On one of these recent warm nights, Will and his friend decided to hang out at a public park in a nearby town. They were doing what teenagers do in their summer downtime: sitting on a bench and talking, enjoying the balmy night air.
The only trouble is that it was midnight. And there was a sign, hard to see in the dark, even harder to see if you’re a teenager blind to such things, but a sign, nonetheless, that informed the citizenry that the park closed at dusk.
Suddenly, recounts Will, a police car pulled into the parking lot, and a uniformed officer emerged, shining a flashlight in their eyes, barking to see identification. As Will complied, a second police car came screeching into the lot. “Guess it’s a slow night, officer,” my son says he noted, not to be disrespectful or confrontational, only to make an observation and defuse his nerves with his own special brand of teenage humor.
Needless to say, the officer didn’t find this humorous in any way. “You’re pretty funny for a 17-year-old,” aren’t you, snarled the cop, and wrote Will a ticket. Not his friend. Just Will. My son says both police officers watched warily from their respective cruisers as he and his friend moved slowly to his car and drove out of the park.
We scoured the ticket but couldn’t figure out what Will had been written up for, what the fine might be, and what the next step entailed. So we called the Municipal Court and a date for a court appearance was set. An hour later, we got a call from the clerk saying the charges (whatever they had been) had been dropped, and the court date no longer applied.
I tell this story as the mother of a 17-year-old boy who, by definition of his age and station in life, will not always exercise the best judgment. Case in point: hanging out in a public park after curfew. “What if someone wanted to mug you; that town does have gangs, believe it or not, so it can be dangerous after dark; why didn’t you come home to hang out; didn’t you see the sign saying the park was closed?”
We chose to use this experience as yet another teachable moment, to explain that no matter how rude and overbearing he felt the officers may have been, his only correct answers were: “Yes sir, no sir, sorry sir, and it won’t happen again, sir.”
Given the spasm of national violence this past week—the murders of black men in Baton Rouge and Minnesota by sworn officers of the law, and then the ostensible revenge killings of policemen in Dallas—I have to wonder how Will’s recent encounter with the police might have played out differently if he was not half-Asian, but black.
It’s frightening enough to think of the wide range of dangers that our children face out in the world, from international terrorism to the ramifications of texting while driving, from concussions playing sports to having their hearts mercilessly broken in love. But black parents do have that added other dimension of race to add to the worry equation. And so my heart breaks for our nation that has turned back the clock on progress in race relations.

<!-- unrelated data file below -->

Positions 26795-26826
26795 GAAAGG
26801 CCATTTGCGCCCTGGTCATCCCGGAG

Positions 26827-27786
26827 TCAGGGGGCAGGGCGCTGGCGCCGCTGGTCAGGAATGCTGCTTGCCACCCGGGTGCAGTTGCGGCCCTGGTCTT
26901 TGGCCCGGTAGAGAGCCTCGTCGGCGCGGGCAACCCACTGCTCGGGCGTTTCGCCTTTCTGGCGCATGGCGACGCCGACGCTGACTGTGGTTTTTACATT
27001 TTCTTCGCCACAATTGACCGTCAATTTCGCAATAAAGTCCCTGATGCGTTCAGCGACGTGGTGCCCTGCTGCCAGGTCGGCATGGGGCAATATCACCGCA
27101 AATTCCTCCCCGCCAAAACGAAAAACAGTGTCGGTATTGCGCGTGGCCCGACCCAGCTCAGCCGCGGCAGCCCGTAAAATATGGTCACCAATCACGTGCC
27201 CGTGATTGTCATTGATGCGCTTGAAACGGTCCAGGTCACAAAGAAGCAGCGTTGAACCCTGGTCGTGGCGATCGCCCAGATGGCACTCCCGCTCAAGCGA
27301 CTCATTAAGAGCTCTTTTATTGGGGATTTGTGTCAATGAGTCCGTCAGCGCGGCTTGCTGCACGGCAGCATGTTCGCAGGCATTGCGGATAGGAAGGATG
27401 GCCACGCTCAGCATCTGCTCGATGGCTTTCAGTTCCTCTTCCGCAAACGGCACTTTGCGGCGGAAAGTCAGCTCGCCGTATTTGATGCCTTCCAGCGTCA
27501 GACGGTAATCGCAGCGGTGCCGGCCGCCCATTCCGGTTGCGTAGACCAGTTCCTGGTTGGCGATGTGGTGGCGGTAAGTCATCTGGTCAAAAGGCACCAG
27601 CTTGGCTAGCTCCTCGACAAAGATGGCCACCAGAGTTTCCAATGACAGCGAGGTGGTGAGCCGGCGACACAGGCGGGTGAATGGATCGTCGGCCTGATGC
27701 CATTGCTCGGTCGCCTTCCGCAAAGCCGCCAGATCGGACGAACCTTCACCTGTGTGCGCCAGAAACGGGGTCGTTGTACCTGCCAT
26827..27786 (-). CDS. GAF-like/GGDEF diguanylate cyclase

How ironic that after eight years with our first black president in the White House, race relations should be more strained than they have been in years.
Race is central to the recent violence, but at the root of the matter is gun control. There are too many guns and not enough mental health services, too many disenchanted and disenfranchised and not enough community solutions, too many rabid politicians spouting hatred and vitriol and not enough architects of peace. We are a trigger-happy nation with too many weapons, too many gripes and not enough understanding.
Pundit Jon Stewart nailed our current events with this observation: “You can truly grieve for every officer who’s been lost in the line of duty in this country and still be troubled by cases of police overreach. Those two ideas are not mutually exclusive. You can have great regard for law enforcement and still want them to be held to high standards.”
There’s no doubt that police encounters of the close kind are rarely pleasant: you call them when you need help or more commonly in my case, when you’re pulled over for a traffic violation. In fact, my most recent encounters have involved a broken taillight, neglecting to use a turn signal and driving home from the New Jersey Turnpike at 3 a.m. There was nothing wrong: it was just a late hour and the car smelled like the remains of the fried chicken dinner I had consumed earlier rather than the alcohol I think the officer was expecting.
My interactions have, for the most part, been pleasant if perfunctory, and I have the utmost respect for our men (and women) in blue who put their lives on the line every day with their sworn duty to protect the citizenry. But when the citizenry needs protection from our protectors, that’s when we have a problem. And when our protectors need protection from gun-happy vigilantes, the world has truly turned upside down.